Inlandia Literary Journeys Column

Inlandia Literary Journeys columns typically appear in four of the Southern California Newsgroup’s newspapers: The Inland Valley Bulletin, The Press Enterprise, The Redlands Daily Facts, and The Sun. I picked up three of those papers today, but it was raining too much for me to want to drive over to Ontario to pick up a copy of The Inland Valley Bulletin.

I wrote thirty-one ideas for journaling over the past month in preparation for this column’s publication. I still have more ideas that I will share later, but my streak of posts on journaling ideas will cease for now.

Today I have to make some tough decisions about which of those ideas I will actively pursue for myself this year.

Scout has approved my selections for 2023.

I’m going to continue occasionally to record memories of my parents in my grief turned relishing journals (blue for my mom and red for my dad). I will continue to use my black gratitude journal. I’m going to write in response to the pre-written prompts in My Father’s Life journal that my son gave me at least once a week. I’m going to start a nursery rhyme journal in the marble covered book that I have repurposed by slicing out the few pages I had started in it twenty-five years ago. I’m going to use one of the blue mini journals I got from my wife for a sentence journal and the other for my Title My Day journal. I’m going to keep going with my encourager’s journal online. I’d like to keep up with the comic journal that I started, but only occasionally.

Although I am chiding myself about only having so much time, I just overheard my wife talking to her mother about some other new journals that she has bought me for my birthday, so will see what happens.

Journaling Idea #23: A Commonplace Book

Years ago, after reading Abraham Verghese’s “Cutting for Stone,” I started my own commonplace book.

Different than a diary or a journal, the commonplace book focuses on material gathered from others.  Its power for creativity lies in the opportunity it provides its maker to see the similarity and differences of what others have said about a given topic, to note the range and gaps. Commonplace books also serve as a writer’s personal pantry of quotations to add to their own creations.

from David Stone’s Inlandia Literary Journeys: Consider ‘commonplace book’ as alternative to a journal February 17, 2018

Read my whole column on commonplace books as it appeared in The Press Enterprise newspaper.

Veterans Day Column

I often discover inspiring reads in the new books section at The A. K. Smiley Library in Redlands, CA. Adam Sol’s “How a Poem Moves” started me thinking about what to write for my Inlandia Literary Journeys column that was scheduled to appear in print just before Veterans Day.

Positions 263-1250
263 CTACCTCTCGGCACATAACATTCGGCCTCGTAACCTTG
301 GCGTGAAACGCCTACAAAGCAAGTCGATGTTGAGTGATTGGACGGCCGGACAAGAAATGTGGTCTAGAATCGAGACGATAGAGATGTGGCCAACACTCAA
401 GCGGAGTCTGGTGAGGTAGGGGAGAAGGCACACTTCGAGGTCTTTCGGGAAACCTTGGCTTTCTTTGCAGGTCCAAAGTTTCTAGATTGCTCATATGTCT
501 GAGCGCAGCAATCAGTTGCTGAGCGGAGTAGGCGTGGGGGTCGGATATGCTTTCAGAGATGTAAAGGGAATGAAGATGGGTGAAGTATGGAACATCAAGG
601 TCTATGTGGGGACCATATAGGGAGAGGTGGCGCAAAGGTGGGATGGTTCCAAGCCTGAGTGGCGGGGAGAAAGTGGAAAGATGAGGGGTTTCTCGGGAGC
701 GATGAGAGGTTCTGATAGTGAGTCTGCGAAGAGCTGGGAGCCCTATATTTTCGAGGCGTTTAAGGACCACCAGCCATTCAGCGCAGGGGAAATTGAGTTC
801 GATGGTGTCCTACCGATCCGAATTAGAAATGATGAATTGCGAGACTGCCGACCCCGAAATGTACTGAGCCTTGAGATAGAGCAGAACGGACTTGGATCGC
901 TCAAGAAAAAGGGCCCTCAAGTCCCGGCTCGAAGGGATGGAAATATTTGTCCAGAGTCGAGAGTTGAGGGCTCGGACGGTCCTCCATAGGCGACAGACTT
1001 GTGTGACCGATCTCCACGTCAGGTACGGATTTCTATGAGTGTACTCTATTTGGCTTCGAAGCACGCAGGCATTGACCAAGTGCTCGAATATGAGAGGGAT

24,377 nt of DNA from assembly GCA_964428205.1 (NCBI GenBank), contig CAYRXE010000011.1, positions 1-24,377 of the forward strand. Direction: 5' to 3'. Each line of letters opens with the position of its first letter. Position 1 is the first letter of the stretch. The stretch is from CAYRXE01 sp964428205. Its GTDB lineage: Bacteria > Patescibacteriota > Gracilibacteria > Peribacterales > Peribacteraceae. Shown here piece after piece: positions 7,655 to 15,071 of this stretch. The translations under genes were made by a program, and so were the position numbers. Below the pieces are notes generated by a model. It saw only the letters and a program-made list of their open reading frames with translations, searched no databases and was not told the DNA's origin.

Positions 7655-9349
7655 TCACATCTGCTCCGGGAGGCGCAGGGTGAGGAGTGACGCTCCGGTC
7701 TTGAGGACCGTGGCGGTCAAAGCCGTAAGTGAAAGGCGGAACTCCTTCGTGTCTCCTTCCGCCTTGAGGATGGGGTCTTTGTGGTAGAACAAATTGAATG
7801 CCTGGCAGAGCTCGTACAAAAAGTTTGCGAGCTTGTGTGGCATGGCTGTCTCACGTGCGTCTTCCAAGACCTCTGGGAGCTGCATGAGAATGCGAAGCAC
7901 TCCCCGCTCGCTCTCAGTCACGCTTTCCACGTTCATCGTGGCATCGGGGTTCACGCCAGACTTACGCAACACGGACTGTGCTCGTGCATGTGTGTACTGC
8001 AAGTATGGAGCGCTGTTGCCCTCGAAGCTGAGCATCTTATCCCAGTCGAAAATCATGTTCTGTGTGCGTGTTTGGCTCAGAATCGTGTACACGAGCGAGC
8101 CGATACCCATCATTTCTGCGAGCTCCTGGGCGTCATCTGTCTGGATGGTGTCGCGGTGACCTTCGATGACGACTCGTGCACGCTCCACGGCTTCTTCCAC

Published in Canada, Sol’s book may be purchased online or ordered from your local book store. The book may be marketed to readers of poetry, but will inspire many a poet to consider the moves they might make with their own poems. Sol maintains a blog by the same name as the title of his book.

Taken with Lucia Galloway‘s “Ten Miles from Home” while reading her new book “Some Words for Meanwhile,” I was excited when I learned she would be reading at the DA Arts Center in Pomona. At her reading I asked her if I might use her poem for my Veterans Day column. She agreed and kindly added the poem to the poems she read that evening.

Galloway at the DA Arts Center in Pomona

My column, “How a poem captures the dissonance of drone warfare” appeared in four of the Southern California News Group’s papers: The Press Enterprise, The Redlands Daily Facts, The Sun, and The Inland Valley Bulletin.

On Sunday, November 10, 2019, the column ran in the print editions. I enjoy driving around the region to purchase a copy of each of the papers to see how they varying in their presentations.

Photo of Wilfred Owen in public domain

I allude to the British World War I poet Wilfred Owen in my column. For my undergraduate thesis to earn my BA in English, I utilized James Fowler’s faith development theory to analyze the life of Owen and consider how his transitioning stages of faith appeared in his poetry. I was privilege to meet one of the major Owen biographers and scholars, Dominic Hibberd, when he came to Atlantic Union College to visit with Professor Deborah Leonard who had taught with him in China. Ms. Leonard served as advisor to my thesis.

Open Words

Enjoyed reading for the first time at the Open Words poetry reading I wrote about for the newspaper back in May. Located at the Ironbark Ciderworks in Claremont, this open mic reading occurs on the first Sunday of each month.

1420 N Claremont Blvd Ste 107B, Claremont, CA